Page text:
The initial reaction to the idea of seeking a partner for the development of Netafim was not positive. But Kibbutz Hatzerim had always carefully maintained the principle of self-labour and the nonexploitation of others. The consistent application of the cooperative values which had characterized the initial search criteria and the subsequent decision to build this particular factory also had significant commercial consequences.Operational innovations and marketing successes created a growing volume of net profits. The management of human resources was accompanied by a successful mobilization of member enthusiasm and willingness to invest time and energy to insure the plant's success. suggestions were raised to halt further investment in agricultural activity and concentrate all of the cooperative's resources (human and financial) in the continued development of the factory. Two improved drippers were developed in the new factory within the first five years of production. The original technological invention that Blass gave to his cooperative partners was revolutionary in itself. Despite the large supply of relatively cheap labor available in the region. The original decisions to industrialize included a specific ban on the employment of people who were not members of the cooperative. The members of Hatzerim took the original patents and began immediately to develop new variations on the theme of drip irrigation. There was no difficulty in finding employees from outside the cooperative. The cooperative leadership found itself facing a serious dilemma: despite the relatively rapid expansion of the membership base. Each step forward contributed in two ways to strengthening the enterprise: the research and development enriched the teams involved and the successful implementation improved efficiency and productivity thus increasing the profitability of the enterprise. In 1970. Market demand for the new irrigation system required continuous expansion of productive capacity. the cooperative continued to employ its own members exclusively. Business Success Requires Change Netafim was characterized from its inception by a culture of technical and entrepreneurial innovation. Limitations on employment also fueled a continuous process of technical innovation in the fields of automation and (eventually) robotics. Technical innovation and new product development has been central to Netafim's success from the beginning. The cooperative values of the community had become a constraint on the further development of the cooperative's most important source of income and employment. 7 . The alternative was to seek partnership with an additional cooperative. The cooperative leadership sought a cooperative solution to the dilemma. The business success soon outstripped even the wildest dreams of the cooperative management team. This was particularly true of the principle of self labor which the cooperative consistently applied. further business expansion was constrained by a lack of human resources. Opponents of this approach argued that it endangered the existence of the existing enterprises and would eventually endanger efforts to expand the membership base.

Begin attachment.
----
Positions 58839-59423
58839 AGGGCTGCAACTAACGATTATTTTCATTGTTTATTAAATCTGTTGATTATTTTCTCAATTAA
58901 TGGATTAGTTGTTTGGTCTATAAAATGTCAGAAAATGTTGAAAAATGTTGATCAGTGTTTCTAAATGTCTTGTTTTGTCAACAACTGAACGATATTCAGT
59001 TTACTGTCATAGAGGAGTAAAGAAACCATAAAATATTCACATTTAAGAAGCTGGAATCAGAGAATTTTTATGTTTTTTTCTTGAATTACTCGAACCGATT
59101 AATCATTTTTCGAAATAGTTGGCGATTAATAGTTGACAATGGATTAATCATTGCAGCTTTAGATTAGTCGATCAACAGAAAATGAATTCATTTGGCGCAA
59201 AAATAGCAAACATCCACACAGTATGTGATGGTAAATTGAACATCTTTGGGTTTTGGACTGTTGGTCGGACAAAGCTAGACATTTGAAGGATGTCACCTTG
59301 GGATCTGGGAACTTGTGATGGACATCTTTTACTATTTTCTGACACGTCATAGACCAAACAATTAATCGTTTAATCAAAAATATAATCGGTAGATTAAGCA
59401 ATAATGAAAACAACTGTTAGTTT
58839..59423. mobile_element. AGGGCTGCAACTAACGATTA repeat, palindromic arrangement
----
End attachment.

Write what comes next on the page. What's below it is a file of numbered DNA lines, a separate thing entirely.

established cooperatives had the human resources necessary to succeed in developing an additional industrial enterprise. 1974. distribution and extension services excepting the casting of the drippers themselves. In April. more established cooperatives. Netafim proposed to aid in the establishment of an additional factory which would deal with all the stages of production. marketing strategy and the general relations between the two factories. Despite growing competition both within Israel and in the world markets. Others were concerned that there were few examples of successful partnerships between kibbutz coops. after careful deliberation. 1973. Hatzerim agreed to transfer up to 30% of its sales to the local market to its partner. Other participants emphasized that the growth of Netafim and its human resource needs were hampering the development of all the other enterprises belonging to Hatzerim.But the problems in maintaining the status quo sharpened. The other approach was to search among the younger cooperatives. This would ensure control of the product and standards. customer credit and financing. The argument was that in choosing such a cooperative as a partner. Members expressed concern that the proposed partnership could lead to changes in the character of the enterprise and loss of control over its future development. intellectual capital and use of the brand names to an additional cooperative: Kibbutz Magal. Kibbutz Magal would assemble drip irrigation equipment. members of Hatzerim were still uneasy about involving yet another potential partner. In July. One approach suggested that Hatzerim concentrate its search among the older. 1978 the General Assembly was convened to consider a proposal to involve a third cooperative in the enterprise. the management team of the factory proposed to the General Assembly to decide to appoint a special committee to identify an appropriate cooperative which might be suitable as a partner. the issues were debated in the General Assembly. search criteria were debated. Despite the positive relationship that had been developed between the two cooperatives. The major 8 . The General Assembly approved the proposal to search for a partner according to the guidelines proposed by the management team. All of these activities would be supervised by Netafim experts in order to ensure quality control standards. In September. sales continued to grow by more than 30% a year. The CEO of Netafim explained that the proposal was not to establish a full partnership with the additional cooperative. 1973. prepare fertilization and filtration equipment and offer services in planning and implementation of irrigation projects. Hatzerim retained complete control over the production of the drippers themselves. While each cooperative would retain management independence of its manufacturing and marketing process. a joint management committee would decide upon issues of pricing. In a separate discussion. Magal was given responsibility over a specific geographical area in Israel in order to ensure effective customer service which was one of the secrets of Netafim's success. The two cooperatives succeeded beyond their expectations. The leaderships of the two cooperatives pledged to maintain a relationship of mutual cooperation and coordination while jointly producing and marketing under a single brand nameNetafim. Magal was also promised a part of the export market in the future. The assumption was that older. Kibbutz Hatzerim would be aiding in the development of a struggling kibbutz and helping to ensure its future. Kibbutz Hatzerim decided to transfer production rights. In March.